3D Printed Pipes Mimic Tree Roots to Irrigate Plants

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Water is something that every living thing needs, but it can be problematic making sure that water gets to every living thing – not just people and animals, but plants as well. Irrigation is important for farming, but it’s often ineffective and wasteful. Irrigation systems are expensive to install and to run, and they can result in 60% or more water waste through leakage and evaporation. They’re difficult to install, too, involving large pipes that must be transported to a site and installed by experts where, once they’re in place, they’re in place, leaving no room for changing landscapes or irrigation patterns.

As is so often the case, nature does things better than humans, so startup AquaRoot Technologies took a look at the natural networks of tree roots in order to come up with a new way of laying pipes. The Irish company was founded by Vincent Farrelly, who has worked in life sciences and biotechnology for two decades. The idea is that by using a form of 3D printing, pipes can be produced directly on site and customized in any way the farmer chooses.

The pipes are 3D printed from a polymer foam that expands to 50 times its size when exposed to air and forms a honeycomb structure through which water flows like a sponge.

“You can also create a bore in the pipe into which you can flow fluid or water through,” Farrelly said. “This forms near instantaneously, and within seconds you’ve got a structure.”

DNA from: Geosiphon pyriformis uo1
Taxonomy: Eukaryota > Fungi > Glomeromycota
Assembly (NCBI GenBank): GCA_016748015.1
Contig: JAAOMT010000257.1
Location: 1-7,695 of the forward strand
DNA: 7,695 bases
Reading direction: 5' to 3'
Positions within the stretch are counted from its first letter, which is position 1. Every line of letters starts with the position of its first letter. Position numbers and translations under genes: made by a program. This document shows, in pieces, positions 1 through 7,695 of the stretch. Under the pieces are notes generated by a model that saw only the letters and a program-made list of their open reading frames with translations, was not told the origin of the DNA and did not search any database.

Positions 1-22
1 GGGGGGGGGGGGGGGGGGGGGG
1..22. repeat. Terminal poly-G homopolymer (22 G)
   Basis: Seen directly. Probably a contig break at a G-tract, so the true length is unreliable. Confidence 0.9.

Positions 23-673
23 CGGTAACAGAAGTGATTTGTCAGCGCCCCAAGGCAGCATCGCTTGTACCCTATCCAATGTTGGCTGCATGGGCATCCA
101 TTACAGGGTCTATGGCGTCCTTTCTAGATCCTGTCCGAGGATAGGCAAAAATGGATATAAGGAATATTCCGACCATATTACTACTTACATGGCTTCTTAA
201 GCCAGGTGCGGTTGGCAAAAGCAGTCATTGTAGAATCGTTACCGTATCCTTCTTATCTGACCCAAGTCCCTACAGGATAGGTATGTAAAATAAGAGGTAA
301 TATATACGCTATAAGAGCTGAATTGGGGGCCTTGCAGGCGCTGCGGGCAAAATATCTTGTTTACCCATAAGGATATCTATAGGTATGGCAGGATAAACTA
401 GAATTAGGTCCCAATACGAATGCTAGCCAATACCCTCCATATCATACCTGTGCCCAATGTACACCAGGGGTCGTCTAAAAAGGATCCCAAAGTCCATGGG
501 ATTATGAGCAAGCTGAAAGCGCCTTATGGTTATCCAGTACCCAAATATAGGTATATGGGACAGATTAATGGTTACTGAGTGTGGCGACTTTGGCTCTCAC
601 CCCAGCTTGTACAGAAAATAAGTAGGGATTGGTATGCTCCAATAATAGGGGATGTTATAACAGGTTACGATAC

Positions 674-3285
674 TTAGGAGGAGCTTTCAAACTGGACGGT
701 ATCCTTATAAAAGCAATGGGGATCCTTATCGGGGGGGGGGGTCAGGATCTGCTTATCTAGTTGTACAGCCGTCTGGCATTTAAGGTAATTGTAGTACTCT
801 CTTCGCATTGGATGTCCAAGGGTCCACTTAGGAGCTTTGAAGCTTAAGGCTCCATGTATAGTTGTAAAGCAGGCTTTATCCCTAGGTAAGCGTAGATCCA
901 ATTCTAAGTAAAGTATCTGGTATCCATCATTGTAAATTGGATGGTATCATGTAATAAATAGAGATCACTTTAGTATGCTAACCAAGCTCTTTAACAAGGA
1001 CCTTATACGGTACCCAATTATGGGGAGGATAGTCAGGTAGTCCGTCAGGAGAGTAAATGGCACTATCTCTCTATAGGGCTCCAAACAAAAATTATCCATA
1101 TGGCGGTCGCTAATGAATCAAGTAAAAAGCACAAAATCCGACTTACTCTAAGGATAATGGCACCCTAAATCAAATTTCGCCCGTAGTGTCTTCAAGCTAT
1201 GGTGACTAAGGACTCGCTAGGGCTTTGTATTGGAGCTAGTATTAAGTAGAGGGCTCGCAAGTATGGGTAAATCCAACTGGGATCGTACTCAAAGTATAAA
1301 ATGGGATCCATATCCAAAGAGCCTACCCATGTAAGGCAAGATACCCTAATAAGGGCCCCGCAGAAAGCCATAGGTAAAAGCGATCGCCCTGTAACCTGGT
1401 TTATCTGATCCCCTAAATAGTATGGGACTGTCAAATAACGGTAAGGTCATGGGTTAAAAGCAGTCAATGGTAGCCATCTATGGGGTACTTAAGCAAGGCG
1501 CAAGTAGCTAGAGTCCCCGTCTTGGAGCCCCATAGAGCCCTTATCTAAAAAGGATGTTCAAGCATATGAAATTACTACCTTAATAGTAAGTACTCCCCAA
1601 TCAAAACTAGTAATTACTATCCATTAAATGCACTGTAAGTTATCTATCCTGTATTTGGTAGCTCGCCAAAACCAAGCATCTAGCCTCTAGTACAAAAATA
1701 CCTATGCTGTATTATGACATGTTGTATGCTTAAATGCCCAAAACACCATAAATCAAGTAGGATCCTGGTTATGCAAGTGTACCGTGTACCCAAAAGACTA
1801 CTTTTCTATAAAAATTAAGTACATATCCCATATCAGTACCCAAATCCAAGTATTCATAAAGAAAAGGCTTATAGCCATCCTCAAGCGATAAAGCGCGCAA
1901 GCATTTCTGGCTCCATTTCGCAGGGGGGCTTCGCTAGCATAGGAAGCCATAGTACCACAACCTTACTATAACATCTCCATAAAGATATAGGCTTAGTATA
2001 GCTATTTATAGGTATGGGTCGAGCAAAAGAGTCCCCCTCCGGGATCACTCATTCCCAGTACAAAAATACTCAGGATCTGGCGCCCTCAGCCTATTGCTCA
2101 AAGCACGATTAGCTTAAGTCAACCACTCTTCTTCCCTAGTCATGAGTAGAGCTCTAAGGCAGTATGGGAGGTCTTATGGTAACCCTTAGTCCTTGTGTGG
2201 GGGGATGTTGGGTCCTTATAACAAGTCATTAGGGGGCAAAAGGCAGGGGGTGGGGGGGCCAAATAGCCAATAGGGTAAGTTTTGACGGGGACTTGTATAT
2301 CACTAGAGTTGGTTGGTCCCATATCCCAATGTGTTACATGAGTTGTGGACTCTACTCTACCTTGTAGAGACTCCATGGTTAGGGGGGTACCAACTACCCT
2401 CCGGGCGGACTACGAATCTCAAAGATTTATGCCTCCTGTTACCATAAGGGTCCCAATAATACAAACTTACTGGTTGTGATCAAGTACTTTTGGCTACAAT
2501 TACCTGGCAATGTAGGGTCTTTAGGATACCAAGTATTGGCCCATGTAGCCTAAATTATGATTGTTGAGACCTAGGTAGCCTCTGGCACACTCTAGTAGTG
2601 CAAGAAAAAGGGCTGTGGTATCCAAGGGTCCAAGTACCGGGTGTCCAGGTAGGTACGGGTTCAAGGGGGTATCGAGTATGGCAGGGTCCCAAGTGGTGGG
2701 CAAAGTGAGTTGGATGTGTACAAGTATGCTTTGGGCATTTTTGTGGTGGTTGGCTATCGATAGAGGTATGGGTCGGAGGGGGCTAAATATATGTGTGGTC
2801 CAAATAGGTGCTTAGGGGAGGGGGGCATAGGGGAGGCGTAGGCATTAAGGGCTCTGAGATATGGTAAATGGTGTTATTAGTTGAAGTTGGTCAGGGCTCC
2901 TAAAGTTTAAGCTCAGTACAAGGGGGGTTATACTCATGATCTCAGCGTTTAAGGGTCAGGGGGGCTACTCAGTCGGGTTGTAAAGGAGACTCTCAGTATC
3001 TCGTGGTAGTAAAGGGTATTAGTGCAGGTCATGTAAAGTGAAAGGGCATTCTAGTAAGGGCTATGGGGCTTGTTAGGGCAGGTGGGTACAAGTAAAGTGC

Vincent Farrelly

The spongelike structure of the pipes pulls water out of the soil and transports it to plants. According to Farrelly, the pipes can be 3D printed on concrete, asphalt or soil, or injected directly into the soil to form an underground network. Water can be transported using capillary pressure or a suction pump. Farmers can even plant seeds directly in the pipes.

Farrelly worked with Athlone Institute of Technology to develop the polymer material, and there are now two different formulations – biodegradable, which can be absorbed into the soil, and non-biodegradable, for more permanent structures. Not only are the pipes easier to install, they’re more eco-friendly and efficient, a benefit especially for drought-prone areas.

“Let’s say a situation where you’ve got overhead irrigation on a field, you’re actually watering the weeds, but with this, the water is going directly into the plants, feeding the roots,” said  Farrelly. “You’ll be targeting the fertiliser and the pesticide and herbicide spray.”

Close-up of the polymer foam

AquaRoot came in first place in the Irish heat of the 2017 International Climate Launchpad competition, and went on to compete in the International Finals in Cyprus in October. The company is planning to have its first 3D printed pipes out in beta trials by the middle of 2018, and to work with commercial and development partners to find and develop applications in agriculture and construction both in Ireland and abroad.

“Our aim is that our AquaRoot system will be the de facto choice for users to create their own permanent or temporary waterpipe systems,” Farrelly said. “Be that a horticulturist growing strawberries in a glasshouse, a construction worker draining a sump, or a farmer irrigating plants or providing water to animals.”

AquaRoot Technologies is looking for investors and partners that will work with it towards its goals. If you’re interested in investing or working wiith AquaRoot, you can contact Farrelly at farrellyv@gmail.com.

Discuss this and other 3D printing topics at 3DPrintBoard.com or share your thoughts below. 

[Sources: Irish Examiner / Engineers Journal]

 

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